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|Genre(s)||Business simulation game|
Markstrat is a simulation game, created by Jean-Claude Larréché, that lets the players take control of a virtual corporation; making decisions on its behalf. Jean-Claude Larréché and Professor Hubert Gatignon developed the simulation from 1974 to 1977. After the game was developed it was distributed on an ad-hoc basis by INSEAD. The game is widely known, and played in over 500 academic institutions, including 8 of the top 10 international business schools and 25 of the top 30 in the US. The players of the simulation have to make number of decisions, in marketing, finance, research and development areas, in order to achieve a better performance than the competing players who also take control of a company.
Structure and gameplay
The simulation generally consists of ten periods, in an industry that contains six companies. Each of these companies - labelled by letters - are player groups that consist of 3 to 6 people. All the companies in the industry start the simulation in the same situation with same products, which are artificial products called sonites. As the game progresses the companies get the chance to develop better products or enter a new market, which is a market for another artificial product called vodite. Unlike the sonite market the vodite market is a new market so the decisions and the actions of the players affect this market differently than the developed sonite market. The players use a wide array of market knowledge, which can be bought as Marketing Research Studies in order to make decisions.
This area of decisions is the most elaborate one. The players should give verdicts on the amount of production of a certain product, advertisement budget of a product, and the target segments and targeted qualities of the advertisement. The marketing decisions also include the number of sales force for each product that can be allocated to various sale centers such as specialty stores, department stores and mass merchandisers.
Research & development decisions
The competing companies also have the chance to create new products to reach various market segments and increase their market share. The characteristics of the products can be changed and made more attractive for the targeted segment. These research projects can either modify the existing products or create new products.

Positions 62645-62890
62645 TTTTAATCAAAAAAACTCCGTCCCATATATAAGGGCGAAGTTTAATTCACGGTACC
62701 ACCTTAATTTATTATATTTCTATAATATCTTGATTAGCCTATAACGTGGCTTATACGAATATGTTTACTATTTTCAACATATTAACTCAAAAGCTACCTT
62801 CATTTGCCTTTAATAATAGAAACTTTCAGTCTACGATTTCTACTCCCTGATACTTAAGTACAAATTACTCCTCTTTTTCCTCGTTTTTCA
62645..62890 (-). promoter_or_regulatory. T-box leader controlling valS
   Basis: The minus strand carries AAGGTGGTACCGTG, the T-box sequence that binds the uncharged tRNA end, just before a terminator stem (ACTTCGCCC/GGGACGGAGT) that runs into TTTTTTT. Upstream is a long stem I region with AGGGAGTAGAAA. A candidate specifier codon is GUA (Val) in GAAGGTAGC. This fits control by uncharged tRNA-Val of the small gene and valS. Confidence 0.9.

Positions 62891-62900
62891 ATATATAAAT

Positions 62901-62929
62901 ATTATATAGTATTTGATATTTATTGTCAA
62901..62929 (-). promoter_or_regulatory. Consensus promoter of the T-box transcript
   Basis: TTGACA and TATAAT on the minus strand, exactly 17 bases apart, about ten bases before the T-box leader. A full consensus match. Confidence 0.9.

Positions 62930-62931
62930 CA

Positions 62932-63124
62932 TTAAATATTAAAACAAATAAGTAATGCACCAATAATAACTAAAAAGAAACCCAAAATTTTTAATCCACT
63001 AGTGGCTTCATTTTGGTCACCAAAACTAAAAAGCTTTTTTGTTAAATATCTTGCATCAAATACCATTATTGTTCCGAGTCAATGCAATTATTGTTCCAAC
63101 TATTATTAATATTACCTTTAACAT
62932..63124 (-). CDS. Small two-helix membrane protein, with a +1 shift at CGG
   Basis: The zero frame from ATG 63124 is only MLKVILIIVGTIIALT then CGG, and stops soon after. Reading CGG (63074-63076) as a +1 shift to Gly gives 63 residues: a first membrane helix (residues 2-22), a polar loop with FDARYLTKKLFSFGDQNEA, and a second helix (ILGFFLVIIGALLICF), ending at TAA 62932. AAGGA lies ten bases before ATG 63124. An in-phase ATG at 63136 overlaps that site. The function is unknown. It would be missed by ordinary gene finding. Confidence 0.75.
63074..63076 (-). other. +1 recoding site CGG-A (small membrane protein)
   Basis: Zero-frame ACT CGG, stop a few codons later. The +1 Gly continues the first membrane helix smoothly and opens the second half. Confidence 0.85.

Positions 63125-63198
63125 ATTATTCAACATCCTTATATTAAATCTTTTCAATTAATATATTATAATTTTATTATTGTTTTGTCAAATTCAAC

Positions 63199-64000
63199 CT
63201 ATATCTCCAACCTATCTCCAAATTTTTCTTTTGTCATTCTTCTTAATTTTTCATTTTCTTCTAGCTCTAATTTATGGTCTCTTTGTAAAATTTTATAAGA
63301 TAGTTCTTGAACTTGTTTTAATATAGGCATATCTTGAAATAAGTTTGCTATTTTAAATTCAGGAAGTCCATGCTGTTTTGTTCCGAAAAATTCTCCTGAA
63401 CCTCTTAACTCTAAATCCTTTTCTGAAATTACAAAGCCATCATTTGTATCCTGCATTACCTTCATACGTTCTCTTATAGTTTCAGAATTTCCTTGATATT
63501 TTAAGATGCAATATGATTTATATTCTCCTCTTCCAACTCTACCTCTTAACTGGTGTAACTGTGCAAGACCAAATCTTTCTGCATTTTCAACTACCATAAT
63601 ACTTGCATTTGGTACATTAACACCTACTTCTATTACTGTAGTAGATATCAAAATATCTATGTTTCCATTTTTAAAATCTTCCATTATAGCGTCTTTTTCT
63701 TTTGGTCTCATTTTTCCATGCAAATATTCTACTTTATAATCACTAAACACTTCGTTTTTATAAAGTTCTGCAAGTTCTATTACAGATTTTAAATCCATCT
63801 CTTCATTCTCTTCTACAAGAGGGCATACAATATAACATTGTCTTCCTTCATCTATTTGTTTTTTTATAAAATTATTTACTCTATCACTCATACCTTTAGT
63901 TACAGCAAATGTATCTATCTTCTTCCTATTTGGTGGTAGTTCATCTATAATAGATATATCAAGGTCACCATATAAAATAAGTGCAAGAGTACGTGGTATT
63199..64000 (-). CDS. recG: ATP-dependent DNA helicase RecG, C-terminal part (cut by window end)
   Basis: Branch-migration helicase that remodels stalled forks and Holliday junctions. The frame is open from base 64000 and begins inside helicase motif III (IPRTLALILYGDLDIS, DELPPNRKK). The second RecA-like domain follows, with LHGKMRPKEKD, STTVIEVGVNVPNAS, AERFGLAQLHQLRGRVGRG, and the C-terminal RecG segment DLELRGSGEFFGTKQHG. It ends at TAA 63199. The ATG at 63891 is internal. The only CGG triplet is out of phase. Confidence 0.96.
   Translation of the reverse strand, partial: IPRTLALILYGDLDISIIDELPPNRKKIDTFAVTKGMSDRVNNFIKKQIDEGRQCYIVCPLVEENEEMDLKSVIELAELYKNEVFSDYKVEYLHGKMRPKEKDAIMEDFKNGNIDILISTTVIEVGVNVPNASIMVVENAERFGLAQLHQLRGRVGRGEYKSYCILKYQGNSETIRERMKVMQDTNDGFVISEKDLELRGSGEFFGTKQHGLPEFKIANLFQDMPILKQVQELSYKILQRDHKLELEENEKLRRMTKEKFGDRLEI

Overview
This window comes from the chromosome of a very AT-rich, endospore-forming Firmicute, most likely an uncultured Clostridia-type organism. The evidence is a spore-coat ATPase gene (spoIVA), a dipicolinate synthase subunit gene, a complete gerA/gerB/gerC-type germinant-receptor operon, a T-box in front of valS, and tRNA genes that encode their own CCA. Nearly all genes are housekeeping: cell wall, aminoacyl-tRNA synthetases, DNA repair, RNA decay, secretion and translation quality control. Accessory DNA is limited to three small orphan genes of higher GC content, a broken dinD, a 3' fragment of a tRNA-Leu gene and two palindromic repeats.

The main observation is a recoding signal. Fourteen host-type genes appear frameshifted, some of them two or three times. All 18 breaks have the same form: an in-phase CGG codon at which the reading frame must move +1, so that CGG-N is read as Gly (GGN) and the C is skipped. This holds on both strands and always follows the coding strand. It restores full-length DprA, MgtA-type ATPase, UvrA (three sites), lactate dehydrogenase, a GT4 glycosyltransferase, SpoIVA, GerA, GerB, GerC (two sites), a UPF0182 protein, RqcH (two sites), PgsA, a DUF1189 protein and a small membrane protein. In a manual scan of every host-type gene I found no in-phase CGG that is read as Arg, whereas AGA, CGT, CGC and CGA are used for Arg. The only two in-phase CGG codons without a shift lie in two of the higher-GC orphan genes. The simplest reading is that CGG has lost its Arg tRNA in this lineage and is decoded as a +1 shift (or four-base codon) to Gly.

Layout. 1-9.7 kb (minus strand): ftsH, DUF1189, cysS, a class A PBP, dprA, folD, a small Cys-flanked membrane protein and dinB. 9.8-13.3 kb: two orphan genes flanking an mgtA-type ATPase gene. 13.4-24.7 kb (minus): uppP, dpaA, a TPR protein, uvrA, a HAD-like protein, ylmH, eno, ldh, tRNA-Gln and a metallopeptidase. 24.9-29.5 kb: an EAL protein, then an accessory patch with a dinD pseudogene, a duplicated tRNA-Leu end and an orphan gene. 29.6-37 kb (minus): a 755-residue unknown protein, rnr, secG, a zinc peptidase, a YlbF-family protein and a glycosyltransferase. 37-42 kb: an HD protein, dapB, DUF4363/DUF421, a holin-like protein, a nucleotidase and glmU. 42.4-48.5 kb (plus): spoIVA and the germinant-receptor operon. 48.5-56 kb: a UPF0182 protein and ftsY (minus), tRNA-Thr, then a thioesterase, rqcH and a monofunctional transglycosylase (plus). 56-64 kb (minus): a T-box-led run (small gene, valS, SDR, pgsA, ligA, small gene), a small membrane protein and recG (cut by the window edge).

Marketing research decisions
The players also have the chance to conduct market research and gather information on their customers, their habits and their interests. Many research studies also exist to apprehend the moves competitor groups make. The marketing research makes this information available to companies and the players can purchase the research studies they want.
On every period the players must submit certain decisions that will affect the progress of their company in the following period. The only time the players can interact with the situation of their company is in the beginning of a period. After the decisions are submitted, the players wait for the results of the next period. Companies’ cumulative net contribution, stock price index, market capitalization and market share are mostly used to measure the performances of the players.
The uses of the game
The game, a good measure for performance under pressure, is mostly used to assess the group dynamics and decision-making processes of the players. It is widely used in universities, incorporated in a certain class such as Marketing or Finance. Often, the results from the simulation reflect a certain portion of the grade. The game was originally built for MBA students to play, however, because of its ease of use, the simulation became widespread and started being used for both undergraduate and graduate students. Many multinational corporations also use it to assess and boost their employee's skills.
The Markstrat Heritage
A series of other simulation games have been created after the success of Markstrat, modeling the key elements of Markstrat itself, but focusing on other domains such as innovation, B2B marketing and leadership and the BioPharma Industry. StratX launched several mini-simulations such as BrandPRO and MixPRO which encompass many of the key marketing and decision-making features of Markstrat, but can be completed in only 3-hours.
Blue Ocean Strategy Simulation
BOSS (Blue Ocean Strategy Simulation) was created with the co-founders of Blue Ocean Strategy. Participants are broken into teams and each manage their fictitious companies. Though 9 consecutive years, they are offered a chance to break away from a highly competitive environment called “the red ocean” and create a “blue ocean” of new uncontested market space.
At first, teams experience the difficulty of the existing market and can only make traditional strategic decisions in R&D, production, marketing, sales, and pricing.
They are then offered a chance to break the market boundaries and develop a Blue Ocean offering, with Blue Ocean Strategy tools such as the Visual Exploration, 6 paths-analysis, Buyer Utility Map, Four Actions Framework and Strategy Canvas.
CentrX BioPharma was launched in 2014 as a business simulation designed to prepare bio-pharma firms in customer-centricity, value creation, strategic thinking, business acumen and innovation. Fully customizable, the business simulation is supported by a consultative learning program and has been used in various bio-pharmaceutical firms to boost their sales, leadership and marketing teams.
CentrXB2B is a management development simulation that was launched in 2016 with the purpose of helping B2B firms embed a customer-centric approach to leadership, commercial strategy and marketing excellence. The simulation allows participants to think strategically about markets, boost customer-centricity and insights and develop growth-oriented business plans.